China’s Charismatic Mega-Projects

Without constant means, most people will not have constant hearts China’s Charismatic Mega-Projects Lacking constant hearts, will go astray, fall into excess, and become desperate. Punishing them after they have broken the law is setting a trap for the people. So the government must take responsibility for both their material and moral wellbeing. The people’s interests must always come first; the rulers’ interests come last. Mencius.

Though the concept of financial justice has been integral to Chinese thought for millennia. It was Mao who first made it a national policy and Xi Jinping who made it the goal of the 2049 centennial. If it reaches that target. China will have accomplished the most complete economic transformation in world history–and the fastest. Great Britain took almost two centuries to double per capital industrial output. The US took fifty-three years, and China takes twelve.

Nor is this a recent phenomenon. In the midst of agrarian, industrial, and cultural revolutions. Mao grew the economy 6.3 percent (twice America’s rate). And increased productive capital stock by nine percent annually for twenty-five years, an unequalled record. Then, in 1978, a new leader seemed to abandon Mao’s principles and forced capitalism on a society traditionally suspicious of it. Why?

Planners told Deng Xiaoping that, by maintaining 6.3 percent annual growth. China would remain vulnerable to foreign attack until 2040 but, by adding capitalism to the economic mix. It could be invulnerable by 2020. Willing to trade socialist principles for safety, Deng told the United Nations, “Unless we develop, China will be bullied. For us, development is the only hard truth.” Acknowledging that this would create great inequality among his countrymen, he told told them, “We should allow some regions and people to get rich first and gradually push for common prosperity later.” Since ‘later’ will begin in 2021, this is an appropriate opportunity to examine how we got here.

Following Deng’s announcement, Western governments lifted their embargoes. Corporate profits soared as CEOs shuttered corporate labs, transferred jobs and knowhow to China’s Charismatic Mega-Projects, and lobbied for legislation that would place them beyond the reach of national tax authorities, weaken domestic regulations, reduce taxes, and privatize potentially profitable social services. By underinvested in productivity during slumps and over-invested during booms, corporations created a series of bubbles and recessions, while governments borrowed to replace lost taxes, slashed R&D, and de-funded national laboratories. Employment stalled, wages stagnated, infrastructure decayed, and educational attainment, social trust, and social cohesion declined.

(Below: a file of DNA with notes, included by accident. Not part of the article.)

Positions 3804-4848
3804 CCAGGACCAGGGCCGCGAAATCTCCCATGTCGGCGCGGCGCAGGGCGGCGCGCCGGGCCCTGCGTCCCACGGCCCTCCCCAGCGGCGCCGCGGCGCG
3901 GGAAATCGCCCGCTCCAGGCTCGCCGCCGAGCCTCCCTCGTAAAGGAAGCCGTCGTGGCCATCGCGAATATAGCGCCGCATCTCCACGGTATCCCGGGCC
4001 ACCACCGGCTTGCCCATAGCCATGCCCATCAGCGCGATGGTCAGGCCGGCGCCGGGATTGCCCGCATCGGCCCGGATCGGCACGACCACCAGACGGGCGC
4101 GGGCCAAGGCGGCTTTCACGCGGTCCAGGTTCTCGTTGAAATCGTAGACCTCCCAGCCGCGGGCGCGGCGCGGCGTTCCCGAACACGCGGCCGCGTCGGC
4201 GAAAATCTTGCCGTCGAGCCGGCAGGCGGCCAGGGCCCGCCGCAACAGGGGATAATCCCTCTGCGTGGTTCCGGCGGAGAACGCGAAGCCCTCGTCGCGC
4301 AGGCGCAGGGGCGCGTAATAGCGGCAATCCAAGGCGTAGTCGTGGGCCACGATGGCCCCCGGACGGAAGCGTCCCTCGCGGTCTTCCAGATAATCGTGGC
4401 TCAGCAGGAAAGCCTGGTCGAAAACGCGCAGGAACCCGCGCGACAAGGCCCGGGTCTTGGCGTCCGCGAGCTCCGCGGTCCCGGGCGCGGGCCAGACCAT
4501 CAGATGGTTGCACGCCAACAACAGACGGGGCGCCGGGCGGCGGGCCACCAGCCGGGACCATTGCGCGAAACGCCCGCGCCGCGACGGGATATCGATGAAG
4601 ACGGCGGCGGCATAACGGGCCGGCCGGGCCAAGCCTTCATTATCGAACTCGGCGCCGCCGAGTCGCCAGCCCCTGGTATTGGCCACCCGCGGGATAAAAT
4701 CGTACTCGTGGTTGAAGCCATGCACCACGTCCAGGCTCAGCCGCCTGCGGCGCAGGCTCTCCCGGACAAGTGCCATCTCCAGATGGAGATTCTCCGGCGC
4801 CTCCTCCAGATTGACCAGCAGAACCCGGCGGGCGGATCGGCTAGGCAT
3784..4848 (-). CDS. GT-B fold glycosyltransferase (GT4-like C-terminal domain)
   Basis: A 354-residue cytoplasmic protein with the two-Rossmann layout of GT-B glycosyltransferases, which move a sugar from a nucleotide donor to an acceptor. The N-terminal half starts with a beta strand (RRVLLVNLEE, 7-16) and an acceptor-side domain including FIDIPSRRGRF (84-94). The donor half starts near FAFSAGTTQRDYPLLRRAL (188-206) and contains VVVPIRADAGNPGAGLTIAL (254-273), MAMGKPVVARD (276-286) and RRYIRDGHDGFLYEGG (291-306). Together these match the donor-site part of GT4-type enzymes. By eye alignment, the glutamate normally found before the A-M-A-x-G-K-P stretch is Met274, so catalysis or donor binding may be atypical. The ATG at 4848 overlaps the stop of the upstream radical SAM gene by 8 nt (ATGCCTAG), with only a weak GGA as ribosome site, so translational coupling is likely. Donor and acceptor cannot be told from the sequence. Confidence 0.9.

China headed in the opposite direction. Invited to lecture China’s planners, Nobel economists James Tobin and Milton Friedman explained America’s early investment in free universities, research, and infrastructure and the technocrats liked what they heard.

Instead withdrawing from the market, Beijing decided to retain macro-control of the economy by balancing long-term investment and consumption, setting international terms of trade, controlling inputs like energy and commodities, and regulating the cost and supply of labor, capital, land and raw materials. Using surpluses from rural areas to fund the industrialization that accumulated capital stock, they grew the economy by ten percent and capital stock by eleven percent annually. They doubled real wages every decade by increasing productivity, lowering the cost of living through investment, and organizing resources so as to make the whole greater than the sum of its parts. Infrastructure lowered living costs through urbanization and distribution, increasing consumption and raising equality and, thanks to the network effect, the more infrastructure they built, the greater the benefit.